Small towns revive historical Main Streets

 
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Note: Printed with Permission from the Capital Times, article by Mike Ivey.
 
COLUMBUS - The history of Wisconsin is best told on the Main Streets of its small towns and cities.
 
The downtowns, with their hotels and railroad stations, banks and libraries, hardware stores and taverns, once served as the centers of commercial and civic life.
Whitney Coffee Emporium
Whitney Coffee Emporium
After World War II, however, growth in the suburbs and bigger cities began drawing people away from Wisconsin's smaller communities. By the 1960s, shopping centers dominated retail trade and downtowns floundered. More recently, the Wal-Marts and Kmarts put a new kind of pressure on local business.
Many communities tried to respond by launching programs to revive their lagging downtowns. These plans, unfortunately, tended to ignore the historic aspects of the downtown areas.
Instead, they focused on dressing up the Main Street to make it look more "modern." Fake fronts were added to some older buildings. Other buildings were simply demolished.
But a growing number of Wisconsin cities have since realized the historic nature of downtown is indeed their best asset.
In this crossroads city 25 miles northeast of Madison, a 140-year-old hotel, a bank designed by Louis Sullivan and an 1892 City Hall have formed the centerpiece of a downtown revitalization.
Columbus is one of 28 cities in Wisconsin with Main Street programs. Established by the National Trust for Historic Preservation in 1980, the program assists downtown revitalization efforts.
It emphasizes restoration of the historic character of downtown while pursuing traditional development strategies - marketing, business recruitment and retention, real estate development, market analysis and public improvements.
Judy Goodson, manager of the Columbus Main Street program, calls the effort a work in progress. Two recent retail vacancies downtown on Ludington Street - old U.S. 151 - are consuming her attention at the moment.
"People are asking, 'You've been at this for six years. When is it going to be done?'" she said. "But there is always more you can do."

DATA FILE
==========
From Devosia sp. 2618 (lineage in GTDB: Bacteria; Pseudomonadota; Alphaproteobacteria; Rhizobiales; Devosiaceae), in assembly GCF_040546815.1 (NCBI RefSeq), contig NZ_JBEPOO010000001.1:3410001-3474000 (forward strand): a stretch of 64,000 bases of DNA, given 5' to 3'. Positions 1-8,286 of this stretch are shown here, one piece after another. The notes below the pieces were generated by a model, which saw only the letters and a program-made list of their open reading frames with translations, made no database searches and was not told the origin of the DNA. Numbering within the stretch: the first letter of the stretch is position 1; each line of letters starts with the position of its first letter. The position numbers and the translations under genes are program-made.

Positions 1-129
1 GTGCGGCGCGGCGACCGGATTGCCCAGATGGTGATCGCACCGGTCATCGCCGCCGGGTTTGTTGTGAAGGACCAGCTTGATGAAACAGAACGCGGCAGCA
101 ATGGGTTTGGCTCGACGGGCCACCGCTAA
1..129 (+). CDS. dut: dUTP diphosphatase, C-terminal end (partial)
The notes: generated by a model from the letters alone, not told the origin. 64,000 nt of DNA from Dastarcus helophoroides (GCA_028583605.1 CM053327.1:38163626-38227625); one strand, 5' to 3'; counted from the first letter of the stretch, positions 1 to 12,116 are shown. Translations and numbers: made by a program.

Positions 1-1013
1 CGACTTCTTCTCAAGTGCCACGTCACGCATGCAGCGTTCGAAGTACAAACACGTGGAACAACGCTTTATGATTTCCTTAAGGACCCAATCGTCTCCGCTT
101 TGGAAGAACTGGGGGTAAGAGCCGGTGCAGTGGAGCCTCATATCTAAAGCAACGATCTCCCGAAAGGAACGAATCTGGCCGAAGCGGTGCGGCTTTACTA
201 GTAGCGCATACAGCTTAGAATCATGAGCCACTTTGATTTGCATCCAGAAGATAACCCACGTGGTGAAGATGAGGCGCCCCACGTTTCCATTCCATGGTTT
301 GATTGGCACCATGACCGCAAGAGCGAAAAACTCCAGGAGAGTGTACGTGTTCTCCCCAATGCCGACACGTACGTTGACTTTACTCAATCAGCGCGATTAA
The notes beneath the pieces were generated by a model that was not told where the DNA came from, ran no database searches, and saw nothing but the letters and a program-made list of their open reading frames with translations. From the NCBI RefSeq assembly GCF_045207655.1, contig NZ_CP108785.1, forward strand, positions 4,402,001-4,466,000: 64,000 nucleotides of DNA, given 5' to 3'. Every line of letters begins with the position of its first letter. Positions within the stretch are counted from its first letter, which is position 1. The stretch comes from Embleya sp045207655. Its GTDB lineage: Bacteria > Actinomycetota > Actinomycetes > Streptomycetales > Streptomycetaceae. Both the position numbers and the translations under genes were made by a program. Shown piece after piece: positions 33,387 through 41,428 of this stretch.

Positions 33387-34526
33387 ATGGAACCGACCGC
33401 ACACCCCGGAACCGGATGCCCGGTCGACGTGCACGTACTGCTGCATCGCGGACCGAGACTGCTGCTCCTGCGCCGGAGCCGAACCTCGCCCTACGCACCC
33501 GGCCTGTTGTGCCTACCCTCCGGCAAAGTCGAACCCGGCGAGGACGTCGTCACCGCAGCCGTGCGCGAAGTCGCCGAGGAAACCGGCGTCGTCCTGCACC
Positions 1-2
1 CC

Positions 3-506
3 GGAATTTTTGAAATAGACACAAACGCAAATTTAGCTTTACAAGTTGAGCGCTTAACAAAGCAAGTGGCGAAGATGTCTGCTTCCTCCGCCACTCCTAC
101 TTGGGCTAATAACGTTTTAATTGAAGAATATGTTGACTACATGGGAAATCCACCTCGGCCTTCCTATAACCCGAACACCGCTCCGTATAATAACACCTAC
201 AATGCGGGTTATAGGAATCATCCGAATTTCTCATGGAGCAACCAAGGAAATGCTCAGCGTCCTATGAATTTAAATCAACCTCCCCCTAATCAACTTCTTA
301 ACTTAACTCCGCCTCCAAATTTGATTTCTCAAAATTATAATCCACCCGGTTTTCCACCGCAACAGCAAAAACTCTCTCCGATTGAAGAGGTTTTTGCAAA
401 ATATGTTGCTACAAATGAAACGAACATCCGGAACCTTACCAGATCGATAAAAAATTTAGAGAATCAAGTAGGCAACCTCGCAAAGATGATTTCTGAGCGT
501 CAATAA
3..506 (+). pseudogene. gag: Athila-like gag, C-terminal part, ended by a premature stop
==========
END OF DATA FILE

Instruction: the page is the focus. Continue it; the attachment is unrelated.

Wisconsin established its own Main Street program in 1987. Each year, the Department of Commerce selects new communities to join the program. Communities receive technical support and professional training to help with their revitalization efforts.
To date, the results have been impressive. Since 1988, the state's Main Street program has attracted 1,486 new businesses and 7,996 new jobs and generated $255.3 million in new investment, according to the Department of Commerce.
"I know this sounds like a cliche, but the Main Street program really is a public-private partnership," said Jim Engle, who started in 1990 as assistant coordinator of the Main Street program and now heads it as director of the state's Bureau of Downtown Redevelopment.
Rather than distribute money directly to the Main Street cities, the state offers technical advice and assistance. The rest is up to the individual communities. "The big difference between this and other programs is that participants must raise their own money," said Engle, pointing out that every $1 spent by the state on the Main Street program has been matched by $30 from other sources.
Communities are encouraged to tailor their programs to meet their own needs.
"You don't go in, have two festivals and then your downtown is fixed," said Tony Hozeny, a spokesman for the Department of Commerce.
The Whitney Hotel
Whitney Hotel before rehabilitation
An effort to save the Whitney Hotel spurred Columbus into joining the Main Street program in 1992.
 
The original hotel was built in 1847, destroyed by fire in 1857 and then replaced by a cream city brick building. Though it is rather plain looking, it has a long history as the most prominent hotel and social center in Columbus.